Think about where you were at as a high schooler, and be open and honest with your child! Let them know if there were mistakes you made (if it makes sense to share them) or what you wish you did differently. Did you agree with what your parents did or said? What worked, and what didn’t? Use your experiences as a talking point, and find out where your high schooler stands on love, sex, and relationships as a whole.

Talk About Consent

Another hugely important aspect of relationships is talking about consent. Every single child should know what it means to give their consent, and what it means if they are denied consent, and how to appropriately respond. Far too often, there are incidences of consent not being respected, and this can result in hurt feelings at best and assault at worst. These conversations are tough, but necessary, to have, and should be an ongoing topic that your family revisits.

Talk About All Relationships

Relationship talks nearly always are conducted in a heteronormative way. Keep in mind that not every child is going to be in a heterosexual relationship, or might not be happy in one. You can always talk about your family’s beliefs, and this might be a discussion that your family approaches in a different way (or not at all), but it might open up lines of communication with your child if they know that they’re welcome and normal, regardless of their sexual preferences. The last thing you want is for your child to feel isolated because they feel like they have no one to talk to.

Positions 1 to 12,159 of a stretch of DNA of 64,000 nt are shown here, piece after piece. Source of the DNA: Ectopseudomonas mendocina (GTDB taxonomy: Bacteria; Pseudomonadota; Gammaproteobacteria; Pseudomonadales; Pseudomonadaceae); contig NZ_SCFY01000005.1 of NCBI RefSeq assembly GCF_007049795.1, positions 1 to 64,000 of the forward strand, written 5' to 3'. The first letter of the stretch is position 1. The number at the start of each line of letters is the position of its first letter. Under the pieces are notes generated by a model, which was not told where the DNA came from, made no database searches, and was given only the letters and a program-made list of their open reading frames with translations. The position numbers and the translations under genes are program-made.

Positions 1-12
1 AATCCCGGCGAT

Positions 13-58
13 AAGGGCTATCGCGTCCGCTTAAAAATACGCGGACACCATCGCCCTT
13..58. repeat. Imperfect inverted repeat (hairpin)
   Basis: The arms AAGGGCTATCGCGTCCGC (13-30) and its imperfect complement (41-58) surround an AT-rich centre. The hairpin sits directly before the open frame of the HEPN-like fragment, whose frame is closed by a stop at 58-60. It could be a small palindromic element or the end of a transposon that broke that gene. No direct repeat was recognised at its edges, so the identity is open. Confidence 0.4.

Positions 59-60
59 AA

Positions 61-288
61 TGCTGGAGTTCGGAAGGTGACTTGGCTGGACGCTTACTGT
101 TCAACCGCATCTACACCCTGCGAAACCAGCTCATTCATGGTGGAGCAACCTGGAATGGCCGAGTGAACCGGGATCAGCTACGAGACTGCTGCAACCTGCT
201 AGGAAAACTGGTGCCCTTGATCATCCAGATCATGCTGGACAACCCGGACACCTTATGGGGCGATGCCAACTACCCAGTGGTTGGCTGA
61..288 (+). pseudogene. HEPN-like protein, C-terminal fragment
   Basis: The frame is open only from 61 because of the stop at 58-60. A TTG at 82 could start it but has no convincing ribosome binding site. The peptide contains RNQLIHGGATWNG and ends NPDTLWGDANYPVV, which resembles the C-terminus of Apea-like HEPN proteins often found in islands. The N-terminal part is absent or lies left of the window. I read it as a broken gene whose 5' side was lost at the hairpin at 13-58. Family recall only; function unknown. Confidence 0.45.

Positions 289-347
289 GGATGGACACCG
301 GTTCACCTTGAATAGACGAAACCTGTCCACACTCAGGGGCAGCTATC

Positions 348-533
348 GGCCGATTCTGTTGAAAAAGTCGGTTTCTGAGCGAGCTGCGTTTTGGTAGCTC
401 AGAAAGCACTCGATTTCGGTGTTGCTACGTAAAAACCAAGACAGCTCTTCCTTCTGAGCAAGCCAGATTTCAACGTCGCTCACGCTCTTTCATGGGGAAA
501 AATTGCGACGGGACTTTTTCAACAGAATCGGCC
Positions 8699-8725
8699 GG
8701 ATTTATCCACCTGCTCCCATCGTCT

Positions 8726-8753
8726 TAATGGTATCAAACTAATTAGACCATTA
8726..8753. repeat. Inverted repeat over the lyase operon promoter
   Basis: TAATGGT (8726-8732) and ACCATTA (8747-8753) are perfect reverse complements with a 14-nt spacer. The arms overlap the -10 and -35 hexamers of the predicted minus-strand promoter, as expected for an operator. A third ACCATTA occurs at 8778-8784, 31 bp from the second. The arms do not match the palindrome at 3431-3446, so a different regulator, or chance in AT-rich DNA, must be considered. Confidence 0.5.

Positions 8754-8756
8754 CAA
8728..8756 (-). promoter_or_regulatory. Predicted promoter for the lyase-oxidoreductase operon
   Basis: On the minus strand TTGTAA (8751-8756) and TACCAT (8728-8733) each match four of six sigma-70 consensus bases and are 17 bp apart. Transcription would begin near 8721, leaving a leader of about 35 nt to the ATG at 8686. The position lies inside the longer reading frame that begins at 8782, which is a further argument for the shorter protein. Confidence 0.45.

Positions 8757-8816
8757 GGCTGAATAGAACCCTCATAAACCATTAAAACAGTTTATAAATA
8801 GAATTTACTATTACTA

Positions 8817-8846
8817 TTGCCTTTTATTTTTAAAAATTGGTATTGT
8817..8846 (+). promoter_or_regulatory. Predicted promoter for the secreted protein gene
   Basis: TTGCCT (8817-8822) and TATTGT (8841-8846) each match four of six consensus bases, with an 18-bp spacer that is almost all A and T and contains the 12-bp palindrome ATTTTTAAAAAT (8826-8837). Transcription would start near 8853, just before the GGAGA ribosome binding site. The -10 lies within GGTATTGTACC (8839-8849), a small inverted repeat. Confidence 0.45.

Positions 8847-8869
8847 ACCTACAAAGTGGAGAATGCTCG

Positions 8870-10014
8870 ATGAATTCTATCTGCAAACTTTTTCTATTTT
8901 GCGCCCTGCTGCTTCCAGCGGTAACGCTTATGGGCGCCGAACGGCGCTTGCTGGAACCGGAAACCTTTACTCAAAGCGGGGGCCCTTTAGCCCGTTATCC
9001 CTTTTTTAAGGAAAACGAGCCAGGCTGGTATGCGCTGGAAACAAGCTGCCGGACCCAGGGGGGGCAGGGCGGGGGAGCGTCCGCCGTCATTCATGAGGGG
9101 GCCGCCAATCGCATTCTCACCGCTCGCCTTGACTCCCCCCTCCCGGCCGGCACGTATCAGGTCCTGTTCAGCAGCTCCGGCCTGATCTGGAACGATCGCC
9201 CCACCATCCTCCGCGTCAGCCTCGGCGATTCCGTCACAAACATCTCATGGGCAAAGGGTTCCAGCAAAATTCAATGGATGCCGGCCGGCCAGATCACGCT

Set Expectations

Before going into having an open conversation with your child, you should likely have some expectations in mind. Here are some common ones that work well for many families:

  • Always ask permission. Let your child know that if they want to go hang out with their significant other, they need to run it by you first (just as is true for hanging out with their friends, or going anywhere).
  • Keep the door open. If spending one-on-one time together, it should be in a public setting. Talk with your child about God’s intentions for loving relationships, and how they can live by His example.
  • Set boundaries. If your child is glued to their phone when they’re away from their significant other, talk about the importance of being present when with family, and how their relationship should not be the center of their universe.